Highlighting Black + LGBT Pioneers: Audre Lorde


Audre Lorde described herself as a “black, lesbian, mother, warrior, poet,”.

A native New Yorker, daughter of West Indian immigrants, she became an influential black feminist thinker, essayist, memoirist and novelist. She focused her prose and poetry on the complexities of sexual and racial identity through a liberation lens.

Her 1973 poetry collection “From a Land Where Other People Live”, chronicled the rage and loneliness she felt at the intersections of being black lesbian woman and received a nomination for a National Book Award. Her prominent voice continues to resound as a testament to life as a black lesbian in the United States of America. In 1991, Mario Cuomo appointed her New York States poet laureate citing an imagination “charged by a sharp sense of racial injustice and cruelty, of sexual prejudice.”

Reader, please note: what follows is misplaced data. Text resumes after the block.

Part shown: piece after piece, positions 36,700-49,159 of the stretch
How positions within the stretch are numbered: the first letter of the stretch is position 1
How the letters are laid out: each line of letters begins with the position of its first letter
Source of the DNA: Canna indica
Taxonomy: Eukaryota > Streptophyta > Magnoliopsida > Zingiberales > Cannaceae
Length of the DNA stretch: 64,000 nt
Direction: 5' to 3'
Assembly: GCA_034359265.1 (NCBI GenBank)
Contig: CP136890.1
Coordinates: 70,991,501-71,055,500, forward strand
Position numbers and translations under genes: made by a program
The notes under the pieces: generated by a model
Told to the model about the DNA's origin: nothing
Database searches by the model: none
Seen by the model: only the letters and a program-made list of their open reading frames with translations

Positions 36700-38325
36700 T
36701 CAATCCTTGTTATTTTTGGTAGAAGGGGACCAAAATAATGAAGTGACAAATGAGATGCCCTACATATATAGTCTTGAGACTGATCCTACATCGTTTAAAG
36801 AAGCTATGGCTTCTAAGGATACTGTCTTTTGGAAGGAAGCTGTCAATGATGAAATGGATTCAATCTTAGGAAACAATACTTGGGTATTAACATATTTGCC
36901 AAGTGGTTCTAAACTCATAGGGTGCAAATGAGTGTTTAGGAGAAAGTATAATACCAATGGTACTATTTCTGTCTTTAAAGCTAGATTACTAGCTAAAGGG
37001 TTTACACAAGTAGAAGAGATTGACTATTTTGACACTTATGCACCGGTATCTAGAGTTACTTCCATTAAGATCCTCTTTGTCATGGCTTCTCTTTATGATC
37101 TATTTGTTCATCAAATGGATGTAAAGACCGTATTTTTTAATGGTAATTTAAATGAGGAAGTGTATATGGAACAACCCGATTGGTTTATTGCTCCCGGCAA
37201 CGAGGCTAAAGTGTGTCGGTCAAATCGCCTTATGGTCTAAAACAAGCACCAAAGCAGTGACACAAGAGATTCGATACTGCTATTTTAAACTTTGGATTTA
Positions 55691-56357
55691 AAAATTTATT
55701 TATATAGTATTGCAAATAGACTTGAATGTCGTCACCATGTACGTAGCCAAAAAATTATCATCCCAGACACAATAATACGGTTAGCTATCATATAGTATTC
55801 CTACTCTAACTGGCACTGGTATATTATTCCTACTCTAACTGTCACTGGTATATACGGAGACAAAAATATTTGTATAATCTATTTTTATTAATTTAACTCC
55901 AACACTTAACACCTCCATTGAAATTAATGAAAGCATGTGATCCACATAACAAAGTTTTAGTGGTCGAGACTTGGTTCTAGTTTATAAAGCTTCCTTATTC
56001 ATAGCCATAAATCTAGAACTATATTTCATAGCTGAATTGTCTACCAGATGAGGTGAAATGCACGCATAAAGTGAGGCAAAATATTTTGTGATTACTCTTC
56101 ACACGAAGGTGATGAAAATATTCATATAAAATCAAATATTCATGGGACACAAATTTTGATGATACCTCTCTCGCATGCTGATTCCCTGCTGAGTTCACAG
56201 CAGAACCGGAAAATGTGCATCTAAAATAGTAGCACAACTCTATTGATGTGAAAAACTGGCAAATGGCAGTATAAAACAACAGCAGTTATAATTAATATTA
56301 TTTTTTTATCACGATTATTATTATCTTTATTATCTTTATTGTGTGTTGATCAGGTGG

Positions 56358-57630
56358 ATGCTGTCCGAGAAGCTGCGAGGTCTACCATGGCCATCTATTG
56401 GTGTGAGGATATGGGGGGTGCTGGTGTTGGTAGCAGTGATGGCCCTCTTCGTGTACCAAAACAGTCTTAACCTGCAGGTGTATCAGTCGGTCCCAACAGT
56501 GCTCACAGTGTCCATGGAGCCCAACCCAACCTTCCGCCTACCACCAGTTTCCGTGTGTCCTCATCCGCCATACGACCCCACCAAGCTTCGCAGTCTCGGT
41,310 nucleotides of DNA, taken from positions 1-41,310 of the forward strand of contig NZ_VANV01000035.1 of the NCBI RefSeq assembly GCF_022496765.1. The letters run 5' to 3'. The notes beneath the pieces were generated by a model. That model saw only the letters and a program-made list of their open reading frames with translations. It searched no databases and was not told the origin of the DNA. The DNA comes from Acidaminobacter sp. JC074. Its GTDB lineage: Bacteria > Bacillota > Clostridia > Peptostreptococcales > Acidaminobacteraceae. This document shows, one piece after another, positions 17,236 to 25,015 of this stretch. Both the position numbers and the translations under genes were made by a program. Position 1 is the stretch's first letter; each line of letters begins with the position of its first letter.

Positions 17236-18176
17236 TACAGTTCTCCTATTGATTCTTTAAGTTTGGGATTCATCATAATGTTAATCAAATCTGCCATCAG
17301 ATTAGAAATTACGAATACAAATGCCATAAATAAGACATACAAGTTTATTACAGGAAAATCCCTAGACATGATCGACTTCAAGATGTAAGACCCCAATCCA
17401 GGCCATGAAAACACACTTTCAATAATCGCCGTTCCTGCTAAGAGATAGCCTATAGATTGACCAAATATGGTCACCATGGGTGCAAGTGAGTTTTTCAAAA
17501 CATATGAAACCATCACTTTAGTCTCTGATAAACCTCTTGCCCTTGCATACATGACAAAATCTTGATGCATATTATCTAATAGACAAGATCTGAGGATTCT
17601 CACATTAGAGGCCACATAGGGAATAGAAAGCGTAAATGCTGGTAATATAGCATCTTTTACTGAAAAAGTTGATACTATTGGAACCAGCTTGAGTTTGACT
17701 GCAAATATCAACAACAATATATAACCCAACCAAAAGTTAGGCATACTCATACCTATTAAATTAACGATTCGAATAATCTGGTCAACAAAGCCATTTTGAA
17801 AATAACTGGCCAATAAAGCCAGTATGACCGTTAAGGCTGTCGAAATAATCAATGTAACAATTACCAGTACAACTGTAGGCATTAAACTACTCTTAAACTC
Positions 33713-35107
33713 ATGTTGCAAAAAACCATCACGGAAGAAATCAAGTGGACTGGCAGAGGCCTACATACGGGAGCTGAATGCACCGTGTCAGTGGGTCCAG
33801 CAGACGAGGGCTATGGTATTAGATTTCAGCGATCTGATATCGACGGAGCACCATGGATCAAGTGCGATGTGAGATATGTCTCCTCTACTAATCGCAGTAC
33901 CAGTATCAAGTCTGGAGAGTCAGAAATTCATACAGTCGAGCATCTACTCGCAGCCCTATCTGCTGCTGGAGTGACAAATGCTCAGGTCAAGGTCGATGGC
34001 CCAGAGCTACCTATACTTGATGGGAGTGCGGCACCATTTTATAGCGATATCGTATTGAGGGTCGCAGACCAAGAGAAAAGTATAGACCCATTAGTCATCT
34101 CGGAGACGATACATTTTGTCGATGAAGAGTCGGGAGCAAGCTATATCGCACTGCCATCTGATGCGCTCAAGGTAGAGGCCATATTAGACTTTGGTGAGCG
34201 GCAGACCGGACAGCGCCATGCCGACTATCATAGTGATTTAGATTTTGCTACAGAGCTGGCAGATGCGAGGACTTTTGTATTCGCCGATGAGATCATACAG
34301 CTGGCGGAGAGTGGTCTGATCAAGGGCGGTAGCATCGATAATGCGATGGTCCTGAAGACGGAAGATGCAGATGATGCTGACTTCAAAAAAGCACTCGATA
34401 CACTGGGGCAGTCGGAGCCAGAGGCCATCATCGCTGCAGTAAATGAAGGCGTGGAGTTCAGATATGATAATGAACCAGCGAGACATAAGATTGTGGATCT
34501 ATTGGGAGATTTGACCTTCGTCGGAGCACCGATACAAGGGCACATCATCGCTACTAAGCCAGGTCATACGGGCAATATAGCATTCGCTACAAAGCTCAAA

She spoke about intersectionality in her work before it became a known term to describe the ways that gender, class and race are interconnected in defining human experience.

Her works include:

  • A Burst Of Light
  • The Black Unicorn
  • Between Ourselves
  • Cables To Rage
  • The Cancer Journals
  • The First Cities
  • From A Land Where Other People Live
  • I Am Your Sister: Black Women Organizing Across Sexualities
  • Lesbian Party: An Anthology
  • Need: A Chorale For Black Women Voices
  • The New York Head Shop And Museum
  • Our Dead Behind Us: Poems
  • Sister Outsider: Essays And Speeches
  • The Marvelous Arithmetics Of Distance: Poems
  • Undersong: Chosen Poems Old And New
  • Uses Of The Erotic: The Erotic As Power
  • Woman Poet—The East
  • Zami: A New Spelling of My Name